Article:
Ashtoreth



an ancient Semitic goddess, identified with the Phoenician Astarte.
Historical Examples

The goddess to whom he would have reared a temple would have been, not a Diana, but an Ashtoreth.
Studies of Travel: Italy Edward A. Freeman

You are as a priestess of Ashtoreth, the guardian of us all!
The Adventures of Captain Mago Lon Cahun

Brown thinks that it probably represents the ancient goddess Istar, and also Ashtoreth.
Astronomical Curiosities J. Ellard Gore

Common to both was the worship of Attar, the male Ashtoreth.
Encyclopaedia Britannica, 11th Edition, Volume 2, Slice 3 Various

When she had finished, she rose and retired with a step stately as that with which Ashtoreth might move along the floods.
The Adventures of Captain Mago Lon Cahun

By some authorities she is considered to have been another form and aspect of Ashtoreth.
Myths and Legends of Ancient Egypt Lewis Spence

Onwards now, fulfil your oblations to your goddess Ashtoreth.
The Adventures of Captain Mago Lon Cahun

The cult of Ashtoreth was spread not only among the Hebrews, but throughout the whole plain of Mesopotamia.
The Astronomy of the Bible E. Walter Maunder

Night coming on, we returned to the Ashtoreth, on which the lamps were already lighted.
The Adventures of Captain Mago Lon Cahun

Open not my chamber, and trouble me not; for it would be an abomination in the sight of Ashtoreth to do such an act.
History of Phoenicia George Rawlinson

noun (Old Testament)
an ancient Semitic fertility goddess, identified with Astarte and Ishtar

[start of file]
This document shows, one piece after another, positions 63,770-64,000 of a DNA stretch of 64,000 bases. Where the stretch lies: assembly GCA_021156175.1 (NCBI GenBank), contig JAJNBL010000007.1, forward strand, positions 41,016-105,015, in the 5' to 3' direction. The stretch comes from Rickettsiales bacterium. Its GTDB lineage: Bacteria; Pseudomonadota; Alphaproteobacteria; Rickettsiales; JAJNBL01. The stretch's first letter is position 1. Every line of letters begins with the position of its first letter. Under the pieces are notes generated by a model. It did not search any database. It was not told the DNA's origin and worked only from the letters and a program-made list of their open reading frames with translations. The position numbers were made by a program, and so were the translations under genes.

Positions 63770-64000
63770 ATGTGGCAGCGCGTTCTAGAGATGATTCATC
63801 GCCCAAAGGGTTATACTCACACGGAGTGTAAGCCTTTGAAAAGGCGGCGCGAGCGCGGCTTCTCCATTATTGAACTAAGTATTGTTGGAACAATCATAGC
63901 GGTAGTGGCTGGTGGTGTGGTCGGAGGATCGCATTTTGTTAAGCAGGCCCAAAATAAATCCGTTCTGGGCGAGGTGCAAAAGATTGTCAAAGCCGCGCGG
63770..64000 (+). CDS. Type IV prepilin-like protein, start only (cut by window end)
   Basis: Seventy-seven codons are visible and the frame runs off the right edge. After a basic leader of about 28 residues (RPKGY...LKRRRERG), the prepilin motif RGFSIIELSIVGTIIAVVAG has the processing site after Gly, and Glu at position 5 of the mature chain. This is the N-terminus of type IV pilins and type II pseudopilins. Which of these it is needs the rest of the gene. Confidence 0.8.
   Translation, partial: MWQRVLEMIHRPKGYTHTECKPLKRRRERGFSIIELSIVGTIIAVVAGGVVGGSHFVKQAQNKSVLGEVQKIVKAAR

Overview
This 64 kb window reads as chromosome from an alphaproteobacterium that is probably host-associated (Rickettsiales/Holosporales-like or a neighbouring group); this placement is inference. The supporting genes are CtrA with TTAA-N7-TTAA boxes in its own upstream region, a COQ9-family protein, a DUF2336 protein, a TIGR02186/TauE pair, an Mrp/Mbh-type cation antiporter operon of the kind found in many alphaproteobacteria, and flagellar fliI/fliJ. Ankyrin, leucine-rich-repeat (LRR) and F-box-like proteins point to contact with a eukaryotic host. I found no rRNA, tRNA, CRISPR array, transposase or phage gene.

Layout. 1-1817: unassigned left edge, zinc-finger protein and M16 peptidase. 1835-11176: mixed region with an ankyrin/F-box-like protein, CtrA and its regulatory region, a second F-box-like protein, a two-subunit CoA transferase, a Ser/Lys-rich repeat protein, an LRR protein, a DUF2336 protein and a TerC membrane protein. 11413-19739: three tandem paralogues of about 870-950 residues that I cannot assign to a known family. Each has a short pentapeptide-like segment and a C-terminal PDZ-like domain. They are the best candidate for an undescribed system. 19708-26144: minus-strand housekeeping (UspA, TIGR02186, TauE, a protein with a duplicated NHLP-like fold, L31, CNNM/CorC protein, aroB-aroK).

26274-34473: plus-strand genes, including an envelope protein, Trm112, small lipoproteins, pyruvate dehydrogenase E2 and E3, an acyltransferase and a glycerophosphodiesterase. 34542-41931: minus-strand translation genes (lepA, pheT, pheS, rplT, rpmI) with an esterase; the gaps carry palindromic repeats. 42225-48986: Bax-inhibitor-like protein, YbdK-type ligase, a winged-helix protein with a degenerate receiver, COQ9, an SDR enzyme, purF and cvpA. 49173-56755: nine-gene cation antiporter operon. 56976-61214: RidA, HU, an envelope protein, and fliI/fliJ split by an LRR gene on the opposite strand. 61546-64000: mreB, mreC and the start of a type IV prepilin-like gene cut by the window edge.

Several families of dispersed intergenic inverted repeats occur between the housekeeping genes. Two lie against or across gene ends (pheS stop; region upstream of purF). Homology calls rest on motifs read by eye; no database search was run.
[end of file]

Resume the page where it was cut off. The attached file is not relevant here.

the moon goddess of the Phoenicians, representing the passive principle in nature, their principal female deity; frequently associated with the name of Baal, the sun-god, their chief male deity (Judg. 10:6; 1 Sam. 7:4; 12:10). These names often occur in the plural (Ashtaroth, Baalim), probably as indicating either different statues or different modifications of the deities. This deity is spoken of as Ashtoreth of the Zidonians. She was the Ishtar of the Accadians and the Astarte of the Greeks (Jer. 44:17; 1 Kings 11:5, 33; 2 Kings 23:13). There was a temple of this goddess among the Philistines in the time of Saul (1 Sam. 31:10). Under the name of Ishtar, she was one of the great deities of the Assyrians. The Phoenicians called her Astarte. Solomon introduced the worship of this idol (1 Kings 11:33). Jezebel’s 400 priests were probably employed in its service (1 Kings 18:19). It was called the “queen of heaven” (Jer. 44:25).

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